This graphic (supposedly) represents the Reds defense in 2011. (The plays and balls in zone numbers are really basic numbers available from fangraphs. The playing time percentages are based on innings played.) That 2011 team sucked, but the defense was highly rated – ranking 2nd in overall UZR in the NL, and 4th in fielding percentage. We also topped the NL, and were second only to Tampa Bay in MLB, in defensive efficiency rating – the most basic rating of how many balls in play get fielded.
Fast forward to 2012, and it’s suddenly no longer the case. Hal McCoy and Dusty have commented on it recently: but mostly in terms of a error-licious Cubs series. But it’s more than just that. We’re actually still 4th in fielding percentage. But our team total UZR and DER have dropped to almost exactly league average. Here’s what the same graph looks like for this season:
Here, I’ve adjusted all the counting numbers for a full season – and more specifically, I’ve adjusted it to 1467 2/3 innings, which is the exact number of innings fielded by the Reds in 2011. It’s not supposed to be a projection – just so you can compare the basic numbers from one season to the next. I’ve also got the tabular versions:
Balls in play is just based on the pitching numbers. I have no idea why it’s so many more than the BIZ numbers, I just figured it might help to compare between seasons. RZR is just plays/balls in zone. There’s clearly been a drop in the raw numbers – both the RZR and out of zone planes have dropped substantially – leading to that enormous disparity in UZR. The errors aren’t even that different – yes we had a bad spat of them in Chicago, but over the season, they haven’t been a huge issue.
There have been a few fewer balls in play per inning this year – thanks to a higher K rate (which is a counteracted by lower BB and HR rates).
By these numbers, 3B, SS, and the OF look like big differences from 2011 and 2012 – to the extent these numbers can tell us anything, at least.
SS – Cozart is undoubtedly capable, but he’s apparently no Paul Janish when it comes to getting to balls in the zone. On the other hand, Cozart is making a lot of out of zone plays. Maybe that has to do with what’s going on at third base. (If that’s so, it could be dragging down Cozart’s in-zone numbers as well. At third, both in zone and out of zone numbers have dropped precipitously.
3B – In 2011, Rolen and Cairo split the majority of time at third, with contributions from Frazier and Francisco. Both Rolen and Cairo had much better results in 2011 than in 2012. It could be an age factor – or, like many fielding numbers, it could just be a small sample size. Comparing between the two years, if anything, it looks like there are fewer balls hit towards the left side of the infield in 2o12. But overall, I don’t put a whole lot of stock in any of these zone numbers – there’s a lot of variance involved.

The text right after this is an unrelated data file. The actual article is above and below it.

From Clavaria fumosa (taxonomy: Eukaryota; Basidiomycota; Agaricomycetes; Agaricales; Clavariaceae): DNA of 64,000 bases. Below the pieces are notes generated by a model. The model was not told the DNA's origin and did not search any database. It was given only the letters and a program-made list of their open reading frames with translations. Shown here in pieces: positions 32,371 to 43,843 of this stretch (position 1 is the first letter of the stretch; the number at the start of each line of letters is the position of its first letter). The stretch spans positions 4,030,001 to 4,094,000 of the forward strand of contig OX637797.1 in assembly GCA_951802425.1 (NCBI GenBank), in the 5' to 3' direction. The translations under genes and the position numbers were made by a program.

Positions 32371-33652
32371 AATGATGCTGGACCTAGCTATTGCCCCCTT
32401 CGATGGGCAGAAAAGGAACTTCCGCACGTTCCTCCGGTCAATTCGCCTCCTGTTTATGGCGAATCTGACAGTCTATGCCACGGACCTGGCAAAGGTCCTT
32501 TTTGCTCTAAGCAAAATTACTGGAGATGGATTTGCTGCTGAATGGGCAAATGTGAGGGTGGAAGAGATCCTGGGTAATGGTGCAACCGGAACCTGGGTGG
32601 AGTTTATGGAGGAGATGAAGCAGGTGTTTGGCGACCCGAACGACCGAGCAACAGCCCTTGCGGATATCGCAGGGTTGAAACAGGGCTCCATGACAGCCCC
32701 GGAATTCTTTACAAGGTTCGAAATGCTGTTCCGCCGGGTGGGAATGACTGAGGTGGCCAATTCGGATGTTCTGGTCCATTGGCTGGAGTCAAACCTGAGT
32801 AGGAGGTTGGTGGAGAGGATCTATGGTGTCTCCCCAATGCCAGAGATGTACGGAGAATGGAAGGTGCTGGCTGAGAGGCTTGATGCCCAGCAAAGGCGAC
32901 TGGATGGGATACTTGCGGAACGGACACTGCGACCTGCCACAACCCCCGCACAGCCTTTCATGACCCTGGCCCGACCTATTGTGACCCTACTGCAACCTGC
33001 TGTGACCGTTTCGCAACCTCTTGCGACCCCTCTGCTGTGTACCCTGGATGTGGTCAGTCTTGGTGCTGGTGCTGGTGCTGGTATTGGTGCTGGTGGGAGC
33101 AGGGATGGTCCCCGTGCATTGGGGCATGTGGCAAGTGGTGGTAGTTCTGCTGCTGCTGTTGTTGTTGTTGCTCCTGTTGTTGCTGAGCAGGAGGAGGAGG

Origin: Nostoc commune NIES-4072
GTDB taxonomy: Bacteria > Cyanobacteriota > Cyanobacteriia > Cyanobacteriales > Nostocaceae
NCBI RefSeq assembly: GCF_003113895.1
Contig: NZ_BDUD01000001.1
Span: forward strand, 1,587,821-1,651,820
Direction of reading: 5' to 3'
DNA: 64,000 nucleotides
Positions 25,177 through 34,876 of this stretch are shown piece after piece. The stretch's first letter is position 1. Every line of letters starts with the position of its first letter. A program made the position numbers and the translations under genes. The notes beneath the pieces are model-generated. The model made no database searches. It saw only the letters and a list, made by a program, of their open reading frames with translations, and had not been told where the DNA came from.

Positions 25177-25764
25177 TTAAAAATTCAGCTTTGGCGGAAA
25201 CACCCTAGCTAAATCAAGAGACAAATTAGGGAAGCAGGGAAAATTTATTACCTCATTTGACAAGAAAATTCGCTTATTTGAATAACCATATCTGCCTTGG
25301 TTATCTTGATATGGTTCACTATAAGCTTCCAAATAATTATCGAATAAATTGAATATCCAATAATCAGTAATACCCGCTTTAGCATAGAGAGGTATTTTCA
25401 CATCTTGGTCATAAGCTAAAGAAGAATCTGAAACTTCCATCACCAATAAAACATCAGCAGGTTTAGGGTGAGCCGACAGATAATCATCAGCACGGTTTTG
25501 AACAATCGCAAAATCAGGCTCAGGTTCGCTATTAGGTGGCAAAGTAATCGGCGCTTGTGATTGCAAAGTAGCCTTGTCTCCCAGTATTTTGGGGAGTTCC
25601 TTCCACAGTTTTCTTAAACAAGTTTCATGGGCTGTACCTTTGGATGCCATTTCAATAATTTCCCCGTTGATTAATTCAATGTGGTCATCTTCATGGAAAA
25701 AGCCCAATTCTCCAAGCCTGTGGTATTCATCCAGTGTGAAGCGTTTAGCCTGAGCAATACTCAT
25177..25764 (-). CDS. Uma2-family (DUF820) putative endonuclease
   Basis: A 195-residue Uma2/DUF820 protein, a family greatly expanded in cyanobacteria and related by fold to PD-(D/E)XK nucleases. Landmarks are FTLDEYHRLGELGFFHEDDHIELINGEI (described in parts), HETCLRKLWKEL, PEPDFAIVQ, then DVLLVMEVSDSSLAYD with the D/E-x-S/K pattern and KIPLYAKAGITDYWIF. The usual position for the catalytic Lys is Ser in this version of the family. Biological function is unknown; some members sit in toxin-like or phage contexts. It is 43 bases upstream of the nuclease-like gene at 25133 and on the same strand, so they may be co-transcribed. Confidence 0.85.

OF – RZR is down across the whole outfield, almost uniformly. It’s interesting because, Reds pitching has also seen an upswing in line drives this year. The groundball rate is uncannily identical to last year’s – but we’ve seen 2-3% of balls in play go from flyballs to line drives. That could certainly make a big difference in fielding for the outfielders. On the other hand, I think classifying line drives from flyballs is a little iffy – I think being caught or not can effect what the scorer calls it. But if that’s legit, that could be as many as 105 outfield balls that are line drives instead of flyballs – and that could make a big difference to the outfield defense.
It also looks like the Ryan Ludwick left field may be a little behind last year’s, which, yes, had Jonny Gomes quite a bit, but also had Fred Lewis and Dave Sappelt, who played some good defense. The basic plays/balls in zone number hasn’t dropped that much, but this years left fielders are making a lot fewer out of zone plays. Considering right field and center field have remained much more constant both in individuals and in performance, it’s hard to say what that might mean, other than 1) maybe Ryan Ludwick has a small range and 2) maybe these numbers don’t mean very much.
Bruce has been criticized a lot lately – and he’s certainly misplayed some balls. But he hasn’t really committed very many more errors than last year. His numbers have gone down overall – but that could have something to do with the line drives issue, and even if not, it doesn’t seem like this is a very big drop in performance.
Overall, defensive numbers are complicated. Even the basic numbers seem unreliable, given day to day, or even year to year variation – and don’t tell me much about positioning or ball trajectory/velocity. On the other hand, if you told me that 3B/SS/LF were all a little worse this year, I would believe that. LF and SS are the two positions where we’ve had major personnel changes, and the average age of our third basemen this year is about 1000 years. Of course, both Ludwick and Cozart make up for things with their bats: Ludwick by hitting very well these last two months, and Cozart by being still pretty good on defense, and hitting better than a cedar post. (I actually like soft J, and think he can hit a little better than he did last year, but… still.)
So our defense is mediocre this year – that’s almost an achievement in itself, as we’ve been known for terrible defense for a long time. At least, we’ve got some excellent defenders to make up for what’s so-so.